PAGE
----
This is a neat product for homeowners looking to spend the whole afternoon playing in the snow. A product like that could leave you S.O.L. in a bigger snow if you have accounts waiting to be cleared. If this is where this post is headed, then no you can't plow in 2wd. That product has no way of directing the snow, and no downforce. If you have ever seen a plow truck pick-up his plow, the front end of the truck squats. That shear weight shows why a regular plow will cut snow. Doing residentals is best done with a drag box they have sides on the the box and downforce to cut through the snow. IMO But if you have nothing better to do with your time, feel free to jump my a$$. I can take it just as well as i dish it.
     
  14. SuperPlow Guy

    SuperPlow Guy Inactive
    Messages: 79

    No Debate

    The idea was to compliment a front mount give weight at the same time NOT replace a FMP. No offense taken as there is a market for us and contractors who have broken away from the pack and tried us LOVE it! We have the testimonials and customers to prove it. I realize that it's not for all and that's Ok by me. We'll convert the world one person at a time :nod: Again NO debate we are an alternative.

    PS. we do have down pressure and trip, and the pivot is intuitive ...
     
  15. Philbilly2

    Philbilly2 2000 Club Member
    Messages: 2,566

    Well put. I stand down.
     
  16. Mark Oomkes

    Mark Oomkes PlowSite Fanatic
    Messages: 10,853

    Is there any liability involved in using the hitch for mounting a plow? I.E., changing the use of the hitch?
     
  17. SuperPlow Guy

    SuperPlow Guy Inactive
    Messages: 79

    Another Good Question

    No, it is classified as a Accessory like boat,snowmobile,utility, trailers etc. Class III hitches are rated for specific weights/forces our plow does not exceed them. If a vehicle can tow a 8,000lb. boat then it can take our plow.(example) We have had customers check with their Mfg.'s if they are concerned and have not had a problem. Specifically for unitized body's that can not take a FMP without voiding warranties. F150. Tundra, Jeeps, Ridgelines, etc. (I know these are not all uni bodies) but there are various years that FMP are not recommended for some vehicles without voiding the Warranty... We have also designed our plow so that the reciever pin is a "lynch pin" that will shear under force so that the frame of the vehicle is not affected of course common sense applies..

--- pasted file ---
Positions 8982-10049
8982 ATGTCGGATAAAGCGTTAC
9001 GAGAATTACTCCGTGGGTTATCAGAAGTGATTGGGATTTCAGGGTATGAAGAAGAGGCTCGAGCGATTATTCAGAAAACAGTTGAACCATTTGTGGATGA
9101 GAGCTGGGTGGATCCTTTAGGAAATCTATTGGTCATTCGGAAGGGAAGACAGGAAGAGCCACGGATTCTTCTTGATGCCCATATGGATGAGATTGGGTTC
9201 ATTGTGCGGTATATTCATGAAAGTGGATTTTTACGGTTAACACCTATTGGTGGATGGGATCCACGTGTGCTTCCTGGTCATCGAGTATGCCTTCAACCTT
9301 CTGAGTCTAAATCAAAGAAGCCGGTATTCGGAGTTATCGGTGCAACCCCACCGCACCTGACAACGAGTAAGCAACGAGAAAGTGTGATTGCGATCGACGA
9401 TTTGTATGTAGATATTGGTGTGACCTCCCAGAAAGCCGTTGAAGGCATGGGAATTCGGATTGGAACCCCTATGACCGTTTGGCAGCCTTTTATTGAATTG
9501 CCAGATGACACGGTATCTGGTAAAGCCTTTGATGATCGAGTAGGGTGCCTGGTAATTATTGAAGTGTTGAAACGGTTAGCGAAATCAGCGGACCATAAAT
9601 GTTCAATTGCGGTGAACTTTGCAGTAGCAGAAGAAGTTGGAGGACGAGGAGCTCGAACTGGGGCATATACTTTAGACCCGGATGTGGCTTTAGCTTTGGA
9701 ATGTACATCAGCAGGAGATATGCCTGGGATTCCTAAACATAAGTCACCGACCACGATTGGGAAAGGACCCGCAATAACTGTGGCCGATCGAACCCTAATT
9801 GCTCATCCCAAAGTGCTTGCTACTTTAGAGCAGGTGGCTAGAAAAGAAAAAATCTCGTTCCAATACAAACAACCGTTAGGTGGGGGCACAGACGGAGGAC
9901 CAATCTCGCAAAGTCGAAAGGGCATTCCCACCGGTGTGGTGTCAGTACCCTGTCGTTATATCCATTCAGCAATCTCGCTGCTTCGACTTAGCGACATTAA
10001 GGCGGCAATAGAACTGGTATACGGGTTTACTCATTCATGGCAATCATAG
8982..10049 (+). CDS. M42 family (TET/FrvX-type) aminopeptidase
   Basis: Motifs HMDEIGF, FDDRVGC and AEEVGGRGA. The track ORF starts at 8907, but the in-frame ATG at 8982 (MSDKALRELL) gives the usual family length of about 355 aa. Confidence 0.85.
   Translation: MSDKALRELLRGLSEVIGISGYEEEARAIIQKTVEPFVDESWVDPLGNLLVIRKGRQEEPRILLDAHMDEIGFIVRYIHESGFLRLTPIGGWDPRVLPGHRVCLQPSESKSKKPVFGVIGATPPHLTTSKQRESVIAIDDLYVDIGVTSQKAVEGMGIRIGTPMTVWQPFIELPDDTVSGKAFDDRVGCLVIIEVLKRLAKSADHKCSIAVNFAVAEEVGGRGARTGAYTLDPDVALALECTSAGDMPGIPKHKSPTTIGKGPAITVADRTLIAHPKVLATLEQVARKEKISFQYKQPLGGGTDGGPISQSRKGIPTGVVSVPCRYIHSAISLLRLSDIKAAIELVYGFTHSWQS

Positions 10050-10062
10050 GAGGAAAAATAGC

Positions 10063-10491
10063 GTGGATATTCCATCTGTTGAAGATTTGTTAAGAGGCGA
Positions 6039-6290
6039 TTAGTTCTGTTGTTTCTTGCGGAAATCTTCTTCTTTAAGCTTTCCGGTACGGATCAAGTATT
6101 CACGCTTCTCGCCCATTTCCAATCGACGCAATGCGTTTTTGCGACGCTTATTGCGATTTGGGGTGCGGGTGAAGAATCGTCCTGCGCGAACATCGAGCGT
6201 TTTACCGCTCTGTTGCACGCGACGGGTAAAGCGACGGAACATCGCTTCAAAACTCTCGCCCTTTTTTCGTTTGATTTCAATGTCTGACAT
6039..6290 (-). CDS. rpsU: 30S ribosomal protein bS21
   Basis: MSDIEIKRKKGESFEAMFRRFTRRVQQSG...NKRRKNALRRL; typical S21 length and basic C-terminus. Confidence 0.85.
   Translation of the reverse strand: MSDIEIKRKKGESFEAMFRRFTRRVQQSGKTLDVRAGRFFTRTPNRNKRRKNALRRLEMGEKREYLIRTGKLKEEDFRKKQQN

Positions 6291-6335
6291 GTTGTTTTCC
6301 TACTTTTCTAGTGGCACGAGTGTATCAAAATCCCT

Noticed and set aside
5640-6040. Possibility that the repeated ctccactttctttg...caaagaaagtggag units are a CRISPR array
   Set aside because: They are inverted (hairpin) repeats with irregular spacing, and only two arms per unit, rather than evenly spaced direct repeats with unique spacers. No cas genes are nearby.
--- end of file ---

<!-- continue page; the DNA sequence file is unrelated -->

18. basher

    basher PlowSite Fanatic
    from 19707
    Messages: 8,992

    So a hitch with a weight carrying capacity of how many lbs is required to use your units?
     
  19. SuperPlow Guy

    SuperPlow Guy Inactive
    Messages: 79

    Hitch Data

    Here is what the Reese Hitch has to say about class III hitches:

    http://www.reeseprod.com/

    Class III
    Class III hitches are weight carrying (WC) and also are weight distributing (WD) hitches depending on the vehicle and hitch specifications. Not all Class III hitches are rated to be both. The hitch specifications will alert you to a hitch that is not weight distributing. Class III hitches used as weight carrying is rated up to 6000 lbs. gross trailer weight (GTW) with a maximum trailer tongue weight (TW) of 600 lbs. Hitches that are used for weight distributing are rated up to 10,000 lbs. gross trailer weight (GTW) with a maximum trailer tongue weight (TW) of 1000 lbs. The use of a ball mount and hitch ball of the same rating or higher is required. To use the weight distribution side of the hitch a weight distribution system is required. Class III hitches attach to the vehicle frame only. Always consult your owner's manual for vehicle rating.

    8 ft. SuperPlow is 420lbs:) .
     
  20. basher

    basher PlowSite Fanatic
    from 19707
    Messages: 8,992

    You left out the part where Reese says " not to exceed the vehicle manuf. maximum weight capacity."

    The critical phase in your post is "rated up to 600/6000"

    Oh and the hitch engineers will tell you for every 18" you extend the ball you lower the weight capacity by a third.

    Most mid and down sized PU and SUVs are rated 350/3500 WC, the Jeep Wrangler/Grand Cherokee and many others are rated at 200/2000 weight carrying regardless of the hitch. look a the weight ratings on a Jeep factory hitch or check the owners manual. Changing to another manufacturers hitch won't increase the factory capacity.

    100 lbs on the ball is the equivalent to 150 lbs over the rear axle extend 2 foot the multiple increases to 200lbs. So if your 460lb unit extends 24" or more if's effect on the vehicle is equal to 920lbs in the bed.

    not all class 3 hitches attach strictly to the vehicles frame. the newer factory Chevy hitches are attached to the bumper as their rearmost support. The early ones did some strange things under W/D loads.

    Have you discussed your unit with any of the hitch engineers? Cequent (Reese, drawtite, Hidden Hitch, and SurePull, all the same assembly line they just add different stickers) can be tough to get to but the Curt guys are super helpful.

    Not bashing :)D ) just curious.